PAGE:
Administration and Leadership, Training

Back in the Jump Seat: The curmudgeon returns & finds ‘youngins’

Issue 2 and Volume 34.

Greetings, friends. It’s been about two years since JEMS was gracious enough to publish my ranting responses to reader mail. No, I didn’t pull the plug and take my retirement check to Aruba (although that doesn’t sound like a bad idea). I just needed some time away, you know? But I’m back and ready to espouse heaping servings of wisdom—or at least give you another way of looking at your problems.

You wouldn’t know it from the outside, but I’m different than before. During my sabbatical, I’ve had the chance to work with some incredible people doing great things in bad conditions. They opened my eyes and taught me stuff I thought I already understood. I lost some dear friends along the way, but I strengthened other bonds. I know I’m a better person for it, but I wish for no one to go through it the same way.

One of the lessons was that a tragedy is a magnifier of character. If you’re self-centered and have poor leadership skills, a crisis will shine a floodlight on those faults. If you’re an effective leader of sound character, a crisis is an opportunity, a chance to show your true mettle. It’s also an opportunity for junior officers to rise up and deliver. Those are the moments that make you proud.

I also got involved in a few issues during the past two years that reinforced to me that the mainstream media is not your friend, but they’re also not your enemy. They’re just doing their job. Nowadays, reporting the news isn’t enough. The news has to be “sold” to viewers in order to compete with the billions of other available stimuli. So, it’s easy to have a love/hate relationship with the media, and we’ll put politicians in the same boat. When your agency is lauded for its charitable work, you love ’em. When your department gets punched in the nose, you hate ’em. The fact is, we need both. Reporters drive the voters. Voters drive the politicians. Politicians drive the money. I’m glad I’m just a medic.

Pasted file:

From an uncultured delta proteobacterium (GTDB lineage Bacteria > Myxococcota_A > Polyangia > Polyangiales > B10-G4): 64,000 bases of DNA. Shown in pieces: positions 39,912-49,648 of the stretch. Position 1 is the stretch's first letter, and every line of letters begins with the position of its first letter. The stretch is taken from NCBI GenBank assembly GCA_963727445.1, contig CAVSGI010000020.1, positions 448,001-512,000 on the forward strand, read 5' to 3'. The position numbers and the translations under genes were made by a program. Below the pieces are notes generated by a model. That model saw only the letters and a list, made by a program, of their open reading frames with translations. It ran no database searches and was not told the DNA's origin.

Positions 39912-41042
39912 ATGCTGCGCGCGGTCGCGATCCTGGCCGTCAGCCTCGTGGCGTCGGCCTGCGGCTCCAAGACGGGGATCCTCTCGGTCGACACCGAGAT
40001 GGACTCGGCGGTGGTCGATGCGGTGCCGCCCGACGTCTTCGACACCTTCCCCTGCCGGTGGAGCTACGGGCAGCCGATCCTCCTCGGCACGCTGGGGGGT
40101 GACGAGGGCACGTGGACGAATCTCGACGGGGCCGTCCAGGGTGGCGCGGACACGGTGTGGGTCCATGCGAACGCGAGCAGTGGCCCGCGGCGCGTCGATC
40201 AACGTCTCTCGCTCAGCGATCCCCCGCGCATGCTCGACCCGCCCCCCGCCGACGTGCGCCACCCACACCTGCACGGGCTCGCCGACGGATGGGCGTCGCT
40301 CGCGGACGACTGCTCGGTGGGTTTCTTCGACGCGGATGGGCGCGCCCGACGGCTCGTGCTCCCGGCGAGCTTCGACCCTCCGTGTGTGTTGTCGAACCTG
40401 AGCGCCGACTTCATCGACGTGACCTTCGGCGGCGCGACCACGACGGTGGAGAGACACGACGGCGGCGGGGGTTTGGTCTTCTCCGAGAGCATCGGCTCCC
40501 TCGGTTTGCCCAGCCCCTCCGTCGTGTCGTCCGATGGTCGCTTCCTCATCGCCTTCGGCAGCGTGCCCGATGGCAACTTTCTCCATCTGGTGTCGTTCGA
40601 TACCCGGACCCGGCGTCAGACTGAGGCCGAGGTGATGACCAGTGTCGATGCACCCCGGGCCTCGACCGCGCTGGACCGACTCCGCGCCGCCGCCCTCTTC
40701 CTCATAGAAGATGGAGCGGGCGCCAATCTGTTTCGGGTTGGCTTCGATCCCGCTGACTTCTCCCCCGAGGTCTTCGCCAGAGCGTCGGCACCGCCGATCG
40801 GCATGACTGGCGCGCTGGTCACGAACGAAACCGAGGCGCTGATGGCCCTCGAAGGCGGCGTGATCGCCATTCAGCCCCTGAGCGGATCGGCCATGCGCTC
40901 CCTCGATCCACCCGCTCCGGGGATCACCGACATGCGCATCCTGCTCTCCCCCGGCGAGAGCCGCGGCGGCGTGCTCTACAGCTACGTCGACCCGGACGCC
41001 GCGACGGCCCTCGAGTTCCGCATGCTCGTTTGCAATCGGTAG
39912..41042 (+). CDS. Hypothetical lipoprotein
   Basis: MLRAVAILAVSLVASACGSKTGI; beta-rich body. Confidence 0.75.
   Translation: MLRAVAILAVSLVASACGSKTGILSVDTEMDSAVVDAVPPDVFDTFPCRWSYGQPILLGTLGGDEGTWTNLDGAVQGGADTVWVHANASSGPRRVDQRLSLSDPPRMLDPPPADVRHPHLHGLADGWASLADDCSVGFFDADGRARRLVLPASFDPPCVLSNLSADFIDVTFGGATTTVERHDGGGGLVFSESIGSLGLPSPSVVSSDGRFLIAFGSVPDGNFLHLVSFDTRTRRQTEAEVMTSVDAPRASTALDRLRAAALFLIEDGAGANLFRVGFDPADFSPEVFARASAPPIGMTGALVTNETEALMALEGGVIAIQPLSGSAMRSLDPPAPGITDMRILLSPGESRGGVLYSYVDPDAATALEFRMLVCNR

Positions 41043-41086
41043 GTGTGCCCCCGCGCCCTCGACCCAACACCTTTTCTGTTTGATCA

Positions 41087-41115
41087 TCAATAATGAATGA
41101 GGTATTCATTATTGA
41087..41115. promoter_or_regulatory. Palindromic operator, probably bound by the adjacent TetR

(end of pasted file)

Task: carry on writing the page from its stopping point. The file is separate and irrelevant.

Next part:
I know I’ve blathered on, and if you’ve made it this far, thanks for listening. I look forward to hearing what’s on your mind. You can expect me to respond frankly, without pulling any punches. And as an act of good faith, I’ll start by answering a fellow old fart.

Dear Sirenhead,
Like you, I’m a dinosaur in this industry. I received my first EMT-B license in 1980. (I’m currently a nursing supervisor, but I’ve maintained my EMT-P all these years.) I recently attended an EMS conference where Randy Mantooth was the featured speaker, and he very eloquently laid out the history of EMS. Judging by the expressions on their faces, a great many in the audience had no idea what the White Paper was or the impact Emergency! had on the public. Some didn’t even recognize the name Jim Page! My dinosaur peers and I try to educate the kids in this industry about our history, but nobody seems to think any of this is important. They just go to paramedic school as a way to get in to the fire service. Am I too out of touch? Should I just pull the pin, retire from EMS and leave it to the kids? —EMS Dinosaur

Dear Dinosaur,
I’ve been a die-hard Washington Redskins fan since my dad took me to RFK stadium as a kid. We used to have an ongoing “discussion” about who was a better cornerback—Pat Fischer or Darrell Green. My dad would pontificate on how Fischer was small and slow, so opponents went after him, and then Fischer almost always came out on top. I’d argue that Green was so fast that opponents would try to avoid him, but they just couldn’t get away from him.

My dad said us “youngins” didn’t respect the game because we didn’t respect its history. I’d shake my head when he got on a roll about the burgundy and gold. Now, my son tells me to get with the times as he regales me with how great Shawn Springs is. The dang kid just doesn’t have respect for the history of the game. Wait a minute, I sound like my old man.

My point is that every generation has its own heroes. Johnny Gage, Roy DeSoto, Jim Page—all my heroes. Our EMS kids will have heroes, too, but they may not be the same as ours. And that’s OK. It’s still our job to teach them about the old days, because one day they will care. Come on, Dinosaur, did you and I really listen to the old timers who taught us out of the Red Cross “green book”? And while you’re sharing stories, ask who their heroes are and figure out how to use that to bond with them.

As for using EMS as a stepping stone, so what? Didn’t I see an RN and CEN behind your name? You got your EMT in 1980 and then became a paramedic and a nurse. So, should you pull the pin, retire from EMS, and leave it to the kids? I think not. It’s your job, no, your opportunity to raise EMS kids. It’s not easy, and sometimes it’ll really stink, but never give up on them. One day, when the chips are down, they’ll rise up and make you proud.